What is Lectio Divina?

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For the first 1,500 years of church history, lectio divina (Latin for “divine reading”) was the primary spiritual practice people used to be with Jesus. Since most people were illiterate, the reading of Scripture in the church Gathering each week was vital for spiritual growth.

With that in mind, lectio divina is not an exercise in mentally critiquing or exegeting a text rather, this practice exists to further your relationship with Jesus as He invites us into His presence through His Word.

To practice this, walk through the following steps (or movements) in order. You’ll notice this is similar to our how to study the Bible post, with an emphasis on practicing the presence of God.

Relax

This requires a quiet preparation of the heart. Turn off your phone, get away from distraction, slow down, and take a deep breath. We want to unbusy our minds so we can make room to hear the voice of God.

Read (lectio)

Read a Scripture passage slowly. Linger over the words. Read it the same way you would read a letter from a close friend. Pretend the original author is speaking it to you. If it’s a narrative, imagine you’re in the narrative watching this story first-hand. In this step, the goal is not only to see the words, but to feel them.

  • What words caught your attention?

  • What phrases stand out to you?

Reflect (meditatio)

Read the Scripture slowly a second time. Reflect on how the passage/words/phrases might apply to your life. Ask the Spirit for wisdom and discernment.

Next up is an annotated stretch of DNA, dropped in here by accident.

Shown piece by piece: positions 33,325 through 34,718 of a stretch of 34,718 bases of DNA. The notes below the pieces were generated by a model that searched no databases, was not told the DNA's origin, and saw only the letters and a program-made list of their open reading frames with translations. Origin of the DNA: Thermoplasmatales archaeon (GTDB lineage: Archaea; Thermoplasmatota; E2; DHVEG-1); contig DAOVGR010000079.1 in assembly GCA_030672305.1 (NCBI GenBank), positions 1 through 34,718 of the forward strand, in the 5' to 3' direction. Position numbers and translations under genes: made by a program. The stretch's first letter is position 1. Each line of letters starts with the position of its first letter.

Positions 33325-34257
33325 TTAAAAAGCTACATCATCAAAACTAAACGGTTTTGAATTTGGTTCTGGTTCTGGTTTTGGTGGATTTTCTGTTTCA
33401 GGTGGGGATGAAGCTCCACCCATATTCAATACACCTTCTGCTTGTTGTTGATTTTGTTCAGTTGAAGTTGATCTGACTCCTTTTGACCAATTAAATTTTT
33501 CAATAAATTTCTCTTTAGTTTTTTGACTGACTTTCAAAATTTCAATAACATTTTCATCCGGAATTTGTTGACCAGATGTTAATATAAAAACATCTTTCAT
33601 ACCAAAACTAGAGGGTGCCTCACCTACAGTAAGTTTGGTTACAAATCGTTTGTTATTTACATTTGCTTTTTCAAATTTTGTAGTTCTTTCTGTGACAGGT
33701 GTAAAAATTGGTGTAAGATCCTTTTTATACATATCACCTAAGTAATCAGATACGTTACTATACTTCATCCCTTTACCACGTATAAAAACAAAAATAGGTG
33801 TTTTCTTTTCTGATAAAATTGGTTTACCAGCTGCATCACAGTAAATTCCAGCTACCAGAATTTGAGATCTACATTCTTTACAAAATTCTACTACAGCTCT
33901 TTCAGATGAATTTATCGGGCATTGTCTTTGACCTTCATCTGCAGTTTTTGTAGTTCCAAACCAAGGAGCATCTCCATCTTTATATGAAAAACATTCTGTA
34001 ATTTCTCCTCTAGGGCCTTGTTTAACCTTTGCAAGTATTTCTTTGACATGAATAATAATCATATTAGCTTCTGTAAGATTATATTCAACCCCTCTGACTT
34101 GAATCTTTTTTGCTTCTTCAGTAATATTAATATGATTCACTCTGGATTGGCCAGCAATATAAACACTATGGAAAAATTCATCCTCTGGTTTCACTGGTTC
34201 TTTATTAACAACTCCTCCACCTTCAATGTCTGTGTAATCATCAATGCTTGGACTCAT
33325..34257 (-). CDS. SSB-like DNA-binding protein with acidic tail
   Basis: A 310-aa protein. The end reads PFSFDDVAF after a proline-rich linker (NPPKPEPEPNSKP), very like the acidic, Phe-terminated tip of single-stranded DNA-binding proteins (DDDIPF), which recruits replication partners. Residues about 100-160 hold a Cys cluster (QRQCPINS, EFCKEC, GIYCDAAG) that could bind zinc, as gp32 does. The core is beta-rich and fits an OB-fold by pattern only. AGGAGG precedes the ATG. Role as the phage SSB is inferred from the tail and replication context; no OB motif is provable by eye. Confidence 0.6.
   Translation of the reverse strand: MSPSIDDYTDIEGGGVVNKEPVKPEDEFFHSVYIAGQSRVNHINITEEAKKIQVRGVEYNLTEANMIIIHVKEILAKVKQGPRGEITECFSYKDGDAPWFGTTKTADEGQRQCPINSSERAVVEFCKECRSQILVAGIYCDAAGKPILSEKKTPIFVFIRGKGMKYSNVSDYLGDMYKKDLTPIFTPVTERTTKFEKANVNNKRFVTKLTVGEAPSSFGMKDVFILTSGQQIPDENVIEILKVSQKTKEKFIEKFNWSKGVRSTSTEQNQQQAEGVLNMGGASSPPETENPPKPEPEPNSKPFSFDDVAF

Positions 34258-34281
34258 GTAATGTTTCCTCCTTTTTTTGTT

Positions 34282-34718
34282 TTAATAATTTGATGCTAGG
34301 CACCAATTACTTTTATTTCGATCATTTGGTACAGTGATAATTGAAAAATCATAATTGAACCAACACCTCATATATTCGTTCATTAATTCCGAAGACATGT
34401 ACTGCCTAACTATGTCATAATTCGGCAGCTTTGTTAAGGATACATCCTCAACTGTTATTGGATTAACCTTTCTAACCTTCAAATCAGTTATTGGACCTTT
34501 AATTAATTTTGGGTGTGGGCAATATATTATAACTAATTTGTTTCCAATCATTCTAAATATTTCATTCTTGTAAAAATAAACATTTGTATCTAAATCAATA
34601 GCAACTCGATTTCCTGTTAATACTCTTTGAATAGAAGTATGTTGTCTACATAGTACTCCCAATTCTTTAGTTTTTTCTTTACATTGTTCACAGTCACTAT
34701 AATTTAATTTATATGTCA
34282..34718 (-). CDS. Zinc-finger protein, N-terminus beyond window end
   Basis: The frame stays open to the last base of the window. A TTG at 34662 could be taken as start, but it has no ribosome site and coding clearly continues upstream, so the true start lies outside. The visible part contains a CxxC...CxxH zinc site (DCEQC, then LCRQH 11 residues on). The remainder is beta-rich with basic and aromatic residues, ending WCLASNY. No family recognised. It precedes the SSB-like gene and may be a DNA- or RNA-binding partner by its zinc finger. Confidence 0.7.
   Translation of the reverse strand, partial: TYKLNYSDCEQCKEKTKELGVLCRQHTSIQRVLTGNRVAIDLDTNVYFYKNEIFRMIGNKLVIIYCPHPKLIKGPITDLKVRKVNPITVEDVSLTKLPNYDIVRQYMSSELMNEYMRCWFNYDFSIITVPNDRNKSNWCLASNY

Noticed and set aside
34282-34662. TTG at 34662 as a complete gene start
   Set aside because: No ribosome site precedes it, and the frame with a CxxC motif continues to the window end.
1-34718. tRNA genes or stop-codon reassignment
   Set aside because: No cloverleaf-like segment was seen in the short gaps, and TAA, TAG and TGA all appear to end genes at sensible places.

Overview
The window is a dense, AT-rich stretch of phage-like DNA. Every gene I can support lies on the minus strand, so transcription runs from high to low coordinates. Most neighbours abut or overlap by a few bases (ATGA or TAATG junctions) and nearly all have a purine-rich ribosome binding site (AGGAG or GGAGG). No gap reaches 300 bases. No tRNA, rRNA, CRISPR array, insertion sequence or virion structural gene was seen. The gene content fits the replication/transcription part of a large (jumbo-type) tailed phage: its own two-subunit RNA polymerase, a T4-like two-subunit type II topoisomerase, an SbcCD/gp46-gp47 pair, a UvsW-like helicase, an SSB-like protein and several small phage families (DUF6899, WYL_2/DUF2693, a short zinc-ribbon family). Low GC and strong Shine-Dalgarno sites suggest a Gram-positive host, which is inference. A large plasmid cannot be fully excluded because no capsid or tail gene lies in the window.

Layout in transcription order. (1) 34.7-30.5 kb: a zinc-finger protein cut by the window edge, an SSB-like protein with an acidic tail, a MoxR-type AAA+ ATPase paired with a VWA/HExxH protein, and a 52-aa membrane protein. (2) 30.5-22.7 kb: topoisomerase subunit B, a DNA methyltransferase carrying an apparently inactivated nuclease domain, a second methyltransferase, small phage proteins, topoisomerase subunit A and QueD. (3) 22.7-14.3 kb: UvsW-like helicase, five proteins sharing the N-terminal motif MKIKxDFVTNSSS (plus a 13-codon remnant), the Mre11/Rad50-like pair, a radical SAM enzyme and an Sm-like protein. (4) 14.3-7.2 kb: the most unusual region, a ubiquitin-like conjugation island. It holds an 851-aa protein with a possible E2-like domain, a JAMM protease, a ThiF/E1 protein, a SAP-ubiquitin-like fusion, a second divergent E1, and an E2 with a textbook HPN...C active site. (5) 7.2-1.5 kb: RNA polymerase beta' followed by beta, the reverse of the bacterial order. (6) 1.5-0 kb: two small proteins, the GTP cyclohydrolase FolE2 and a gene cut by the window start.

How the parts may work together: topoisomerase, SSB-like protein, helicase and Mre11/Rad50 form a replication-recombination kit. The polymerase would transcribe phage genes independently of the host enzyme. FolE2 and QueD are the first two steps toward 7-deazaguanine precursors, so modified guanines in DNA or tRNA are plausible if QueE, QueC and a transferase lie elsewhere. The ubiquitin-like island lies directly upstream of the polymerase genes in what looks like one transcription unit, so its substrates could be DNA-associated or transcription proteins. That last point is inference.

• Is it relevant to something that you are going through? 

  • Does it bring to mind a struggle that you have been dealing with? 

  • Do certain people come to mind that God may want you to reach out to or reconcile a relationship with? 

  • Is there a strong sense of a movement or change that needs to happen?  

Respond (oratio)

Read the Scripture a third time. Scripture reminds us that we can approach His presence confidently, so talk to God and let Him what you are feeling.

  • What feelings have the text moved you to? 

  • Where are you resistant or want to push back?

Talk to God about what you’re feeling. If you feel convicted about a poor relationship, go seek reconciliation. If you feel thankful for something, then respond in thankfulness. If you feel specific anxiety about something in your life, present it to the Lord. If you feel convicted about a specific sin, confess that sin to God knowing He is faithful and just to forgive you.

Rest (contemplatio)

After reading, rest and wait in His presence. Allow some time for His Word to sink into your soul. Before you’re done with this practice, you might want to consider writing down what the Lord showed you as a reminder throughout the day.

It’s important to remember the aim of this practice is to just “be” with God. We’re not trying to “get something out of it” so much as we want to simply sit in His presence.

Like other practices, this will seem challenging at first. Stick with it. Eventually, this will get easier as you commit to tending to this practice regularly.

* This resource was adapted from Spiritual Disciplines Handbook: Practices That Transform Us by Adele Ahlberg Calhoun and “Lection Divina” at Bible Gateway. https://www.biblegateway.com/resources/scripture-engagement/lectio-divina/home